The two were asked what their positions are on limiting and prohibiting the authority of city, county or school district officials to use public funds to communicate with legislators, state agencies and to pay membership dues to organizations that may hire lobbyists.
“We absolutely under no circumstance can bar local officials from coming to Austin to be able to represent the folks that they represent in Austin,” Springer said. “The challenge we face though is sometimes the fact that these associations are hiring a lobbyist that 75%-80% of their pay comes from Austin, Dallas and Houston. So when I ask them something, they don’t tell me ‘How does this benefit Weatherford,’ they tell me how it benefits Austin, and that’s not what I want to hear. I want to hear directly from my elected officials in that regard.”
Luther said they can find other sources rather than using taxpayer funds.
“I believe that if they want to come to Austin, we have to find other ways to pay for that besides people’s property taxes because my goal is to limit property taxes and I don’t think that should come from those funds,” she said. “We could find funds in other ways, even if the state has to pay for it because the schools and all of the communities are extremely important and we need their feedback, but it should not come from the property taxes.”
The final question was related to House Bill 2439, which strips governmental entities’ ability to set exterior building standards, and the candidates’ positions on local control and the reversal of the bill.
“I think right now I’m the hugest fan of maintaining local control and it starts with a teacher, it starts as a business owner. As a community I think President Trump did it perfectly when he allowed the states to control the COVID-19 crisis. He as a president of the United States cannot make a blanket decision for all these communities,” Luther said. “I think Gov. Abbott did it wrong, I don’t agree with a full mask mandate or any kind of mandates across an entire state. I don’t know how someone sitting in Austin can tell someone sitting in Parker County what to do, they do not have their thumb on the pulse of this.”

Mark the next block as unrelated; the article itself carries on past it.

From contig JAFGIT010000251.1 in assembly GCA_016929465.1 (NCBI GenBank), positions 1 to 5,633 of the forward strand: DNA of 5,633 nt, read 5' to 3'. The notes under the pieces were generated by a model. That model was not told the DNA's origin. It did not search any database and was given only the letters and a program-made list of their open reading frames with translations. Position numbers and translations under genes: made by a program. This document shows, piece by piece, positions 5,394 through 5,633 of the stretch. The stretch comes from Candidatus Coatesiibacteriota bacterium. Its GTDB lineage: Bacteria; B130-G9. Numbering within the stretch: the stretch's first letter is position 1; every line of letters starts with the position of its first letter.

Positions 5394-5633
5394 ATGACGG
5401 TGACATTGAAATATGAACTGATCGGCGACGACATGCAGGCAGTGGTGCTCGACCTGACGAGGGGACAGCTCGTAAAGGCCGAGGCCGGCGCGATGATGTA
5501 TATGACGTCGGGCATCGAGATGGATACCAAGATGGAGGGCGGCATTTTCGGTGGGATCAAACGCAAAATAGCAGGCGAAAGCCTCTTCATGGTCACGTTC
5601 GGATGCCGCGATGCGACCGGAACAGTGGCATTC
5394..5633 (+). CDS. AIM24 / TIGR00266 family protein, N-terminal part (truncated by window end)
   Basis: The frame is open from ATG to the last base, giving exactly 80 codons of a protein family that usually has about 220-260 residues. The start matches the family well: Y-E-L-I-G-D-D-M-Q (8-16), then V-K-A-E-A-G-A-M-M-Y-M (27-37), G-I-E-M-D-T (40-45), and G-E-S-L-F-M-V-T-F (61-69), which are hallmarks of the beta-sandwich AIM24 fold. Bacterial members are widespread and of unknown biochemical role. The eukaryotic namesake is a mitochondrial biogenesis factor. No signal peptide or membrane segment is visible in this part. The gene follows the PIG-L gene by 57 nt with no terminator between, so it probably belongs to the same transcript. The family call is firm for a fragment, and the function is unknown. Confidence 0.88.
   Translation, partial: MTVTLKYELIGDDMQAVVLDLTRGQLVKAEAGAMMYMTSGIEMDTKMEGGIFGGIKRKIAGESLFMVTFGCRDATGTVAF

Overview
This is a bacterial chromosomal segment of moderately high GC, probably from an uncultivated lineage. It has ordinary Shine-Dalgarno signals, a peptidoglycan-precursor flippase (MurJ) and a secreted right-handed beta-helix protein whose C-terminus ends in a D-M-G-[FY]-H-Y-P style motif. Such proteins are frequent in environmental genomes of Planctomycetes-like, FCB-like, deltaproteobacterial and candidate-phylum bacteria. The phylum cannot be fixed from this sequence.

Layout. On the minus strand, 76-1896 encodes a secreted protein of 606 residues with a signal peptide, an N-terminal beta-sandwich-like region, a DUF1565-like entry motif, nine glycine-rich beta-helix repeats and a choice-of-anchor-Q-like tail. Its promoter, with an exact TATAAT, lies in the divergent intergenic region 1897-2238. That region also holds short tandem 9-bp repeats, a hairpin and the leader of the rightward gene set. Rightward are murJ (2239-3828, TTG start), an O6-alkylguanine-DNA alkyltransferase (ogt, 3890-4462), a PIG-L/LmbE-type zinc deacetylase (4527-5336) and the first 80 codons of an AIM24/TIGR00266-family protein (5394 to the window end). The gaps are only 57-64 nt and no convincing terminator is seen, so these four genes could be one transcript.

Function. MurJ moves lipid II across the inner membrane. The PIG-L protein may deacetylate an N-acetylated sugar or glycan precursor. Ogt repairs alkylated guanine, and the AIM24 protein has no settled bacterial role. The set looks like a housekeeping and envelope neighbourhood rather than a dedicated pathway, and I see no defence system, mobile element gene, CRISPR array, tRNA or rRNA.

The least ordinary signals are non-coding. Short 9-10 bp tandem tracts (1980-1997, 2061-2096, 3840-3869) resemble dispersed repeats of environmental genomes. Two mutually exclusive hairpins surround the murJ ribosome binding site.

Luther added that less government is better, but if local control is not protecting the voters’ life, liberty or property, that’s when the state needs to step in.
Springer said it’s important to have the conversation of if what the state is doing is a problem.
“That is one of the biggest challenges that we continue to face — and probably will face for the next decade or so to come — is where are those lines between state, federal and local officials on what is right,” Springer said. “We allowed development so that when cities are platting new subdivisions, they’re able to specify what building materials are going to be used on there, so I think it’s finding that balance there and it’s not as cut-dry as a yes or no answer on those, but it’s that open dialogue with your constituents you represent.”
Lawler asked Springer to clarify his answer and if he believes House Bill 2439 went too far and is actually going to negatively affect property values.
“We always have unintended consequences of legislation. We may have gone too far on the regulations that we’re putting on local county jails, local police departments, because they’re not giving us the benefit that we thought we were going to get,” he said. “If it’s just creating bureaucracy and raising taxes for no benefit of the citizenry, we need to undo them and I’m happy to continue to look at those.”
Additionally, Lawler asked Luther for clarification purposes if she believes local city councils should be able to control the facades of exterior businesses and residential properties.
“I feel like that is different in each county and so I think that should be voted on and be a county or even city decision — it has to be left up to the voters,” she said.
Early voting for the Senate District 30 special elections begins on Dec. 9 and election day is Dec. 19.